Coconut oil and palm oil are excellent sources of MCTs. However, they can be found in small amounts in dairy products and butter.
Athletic Benefits of MCTs:
The fact that MCTs are absorbed quicker than long chain triglycerides (LCTs) has made them popular in bodybuilding. Moreover, MCTs do not require carnitine to get into the mitochondria of the cells. In fact, they are potentially quick sources of high energy for the body during intense training. During intense and endurance training or competition, MCTs are easily accessible to be used for energy production after glycogen storages are used up. It has been also hypothesized that MCTs could spare muscle glycogen.
A major drawback of MCTs is that they can convert in the body into ketones. The buildup of ketones in the body makes the body acidic and impairs energy systems. Thus, long term consumption of MCTs is not recommended. And endurance athletes should discontinue taking MCTs 2 – 3 weeks before a major event.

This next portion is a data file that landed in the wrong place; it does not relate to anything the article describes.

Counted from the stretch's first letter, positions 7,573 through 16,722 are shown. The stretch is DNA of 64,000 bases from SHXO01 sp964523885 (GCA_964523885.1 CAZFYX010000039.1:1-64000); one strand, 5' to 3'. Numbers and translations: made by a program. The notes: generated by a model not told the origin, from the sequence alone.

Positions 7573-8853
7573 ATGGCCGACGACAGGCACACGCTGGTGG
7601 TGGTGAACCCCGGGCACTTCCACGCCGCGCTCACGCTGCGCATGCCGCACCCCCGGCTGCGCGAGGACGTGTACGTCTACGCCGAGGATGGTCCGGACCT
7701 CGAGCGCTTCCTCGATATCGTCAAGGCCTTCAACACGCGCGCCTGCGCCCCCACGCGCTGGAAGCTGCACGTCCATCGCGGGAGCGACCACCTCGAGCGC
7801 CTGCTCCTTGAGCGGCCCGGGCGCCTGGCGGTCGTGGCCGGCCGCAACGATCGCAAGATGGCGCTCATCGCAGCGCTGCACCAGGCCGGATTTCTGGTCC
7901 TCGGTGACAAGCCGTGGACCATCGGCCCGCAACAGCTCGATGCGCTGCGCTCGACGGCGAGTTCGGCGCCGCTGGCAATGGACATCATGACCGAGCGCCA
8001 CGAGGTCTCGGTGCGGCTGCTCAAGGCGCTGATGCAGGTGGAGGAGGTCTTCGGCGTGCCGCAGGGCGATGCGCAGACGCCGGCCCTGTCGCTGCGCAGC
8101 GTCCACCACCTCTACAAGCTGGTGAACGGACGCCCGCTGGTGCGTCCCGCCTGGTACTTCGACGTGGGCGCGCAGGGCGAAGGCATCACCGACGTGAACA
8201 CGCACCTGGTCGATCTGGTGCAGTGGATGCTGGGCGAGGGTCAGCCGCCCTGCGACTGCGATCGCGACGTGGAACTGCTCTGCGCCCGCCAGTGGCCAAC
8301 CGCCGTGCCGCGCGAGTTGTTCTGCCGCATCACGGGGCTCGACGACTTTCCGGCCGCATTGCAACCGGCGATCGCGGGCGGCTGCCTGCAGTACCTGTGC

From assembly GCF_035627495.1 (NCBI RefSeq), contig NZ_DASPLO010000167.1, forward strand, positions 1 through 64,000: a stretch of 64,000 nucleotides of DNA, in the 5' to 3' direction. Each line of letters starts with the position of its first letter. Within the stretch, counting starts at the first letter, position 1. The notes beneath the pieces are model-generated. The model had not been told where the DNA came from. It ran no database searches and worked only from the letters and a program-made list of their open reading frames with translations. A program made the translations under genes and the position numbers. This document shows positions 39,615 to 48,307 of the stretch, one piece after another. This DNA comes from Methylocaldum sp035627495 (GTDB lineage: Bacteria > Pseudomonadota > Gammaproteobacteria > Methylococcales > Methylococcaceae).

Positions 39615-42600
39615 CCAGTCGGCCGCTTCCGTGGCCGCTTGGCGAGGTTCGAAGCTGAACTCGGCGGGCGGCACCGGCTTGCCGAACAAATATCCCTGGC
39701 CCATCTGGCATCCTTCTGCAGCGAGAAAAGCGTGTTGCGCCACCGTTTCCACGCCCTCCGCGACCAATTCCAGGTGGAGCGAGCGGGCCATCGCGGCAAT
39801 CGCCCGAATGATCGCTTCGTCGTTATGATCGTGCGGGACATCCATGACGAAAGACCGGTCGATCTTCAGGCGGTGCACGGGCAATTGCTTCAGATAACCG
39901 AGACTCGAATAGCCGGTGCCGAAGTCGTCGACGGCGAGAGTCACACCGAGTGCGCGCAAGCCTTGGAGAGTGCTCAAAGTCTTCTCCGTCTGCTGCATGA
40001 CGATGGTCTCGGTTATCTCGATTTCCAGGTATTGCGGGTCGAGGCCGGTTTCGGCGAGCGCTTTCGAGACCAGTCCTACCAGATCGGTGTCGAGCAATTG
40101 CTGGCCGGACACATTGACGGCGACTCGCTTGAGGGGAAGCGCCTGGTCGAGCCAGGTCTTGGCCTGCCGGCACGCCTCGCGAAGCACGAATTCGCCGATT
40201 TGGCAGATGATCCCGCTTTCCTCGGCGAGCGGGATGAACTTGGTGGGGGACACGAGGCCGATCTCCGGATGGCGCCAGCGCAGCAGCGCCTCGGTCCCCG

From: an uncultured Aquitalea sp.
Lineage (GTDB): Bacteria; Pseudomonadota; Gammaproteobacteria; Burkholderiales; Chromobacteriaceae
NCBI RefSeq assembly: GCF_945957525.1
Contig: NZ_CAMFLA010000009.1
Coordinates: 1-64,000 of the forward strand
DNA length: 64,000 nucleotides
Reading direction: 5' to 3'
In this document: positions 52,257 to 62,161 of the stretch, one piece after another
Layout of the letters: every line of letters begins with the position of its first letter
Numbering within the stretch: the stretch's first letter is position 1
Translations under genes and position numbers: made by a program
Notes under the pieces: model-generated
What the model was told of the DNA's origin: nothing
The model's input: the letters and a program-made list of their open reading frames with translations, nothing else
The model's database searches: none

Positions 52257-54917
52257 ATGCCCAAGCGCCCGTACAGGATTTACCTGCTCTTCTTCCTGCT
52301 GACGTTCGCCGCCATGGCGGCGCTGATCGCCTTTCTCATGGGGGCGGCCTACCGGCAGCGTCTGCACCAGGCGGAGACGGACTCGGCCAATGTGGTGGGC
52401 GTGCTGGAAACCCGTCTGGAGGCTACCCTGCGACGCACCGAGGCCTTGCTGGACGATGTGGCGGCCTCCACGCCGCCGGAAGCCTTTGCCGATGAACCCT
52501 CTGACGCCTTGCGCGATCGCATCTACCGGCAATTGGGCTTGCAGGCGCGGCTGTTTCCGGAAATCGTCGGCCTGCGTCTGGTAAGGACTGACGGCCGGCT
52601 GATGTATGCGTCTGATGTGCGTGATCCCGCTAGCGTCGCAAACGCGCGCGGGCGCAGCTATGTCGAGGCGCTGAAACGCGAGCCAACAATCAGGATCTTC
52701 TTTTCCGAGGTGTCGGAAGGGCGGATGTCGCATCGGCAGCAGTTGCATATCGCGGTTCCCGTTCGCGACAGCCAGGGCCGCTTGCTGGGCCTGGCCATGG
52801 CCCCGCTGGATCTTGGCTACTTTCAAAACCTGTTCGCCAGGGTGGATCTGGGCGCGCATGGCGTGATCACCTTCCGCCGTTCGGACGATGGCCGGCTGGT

Potential benefits of MCTs in athletes are:
- May provide energy during prolong and intense training.
- Improves athletic performance.
- May delay exhaustion time.
- May have a protective effect against rhabdomyolysis.
Non - Athletic Benefits of MCTs:
MCTs are claimed to be beneficial in the following conditions:
- Epilepsy (to produce ketosis via ketogenic diet).
- Neurodegenerative diseases:
- Weight loss associated with AIDS.
- As a support in:
Dosage and Side Effects:
The typical dosage is 15 – 30 grams per day. However, athletes generally use up to 50 grams a day. To reduce side effects and better absorption, it is better taken with foods. Some MCTS users may experience diarrhea, vomiting, irritability, nausea, stomach discomfort, and bloating.
MCTs may cause essential fatty acid deficiency. So, you should consume formulations that contain Omega – 3 fatty acids as well. They may also raise cholesterol and triglyceride levels. People with diabetes should not take MCTs for a long term, as they predispose them to ketoacidosis.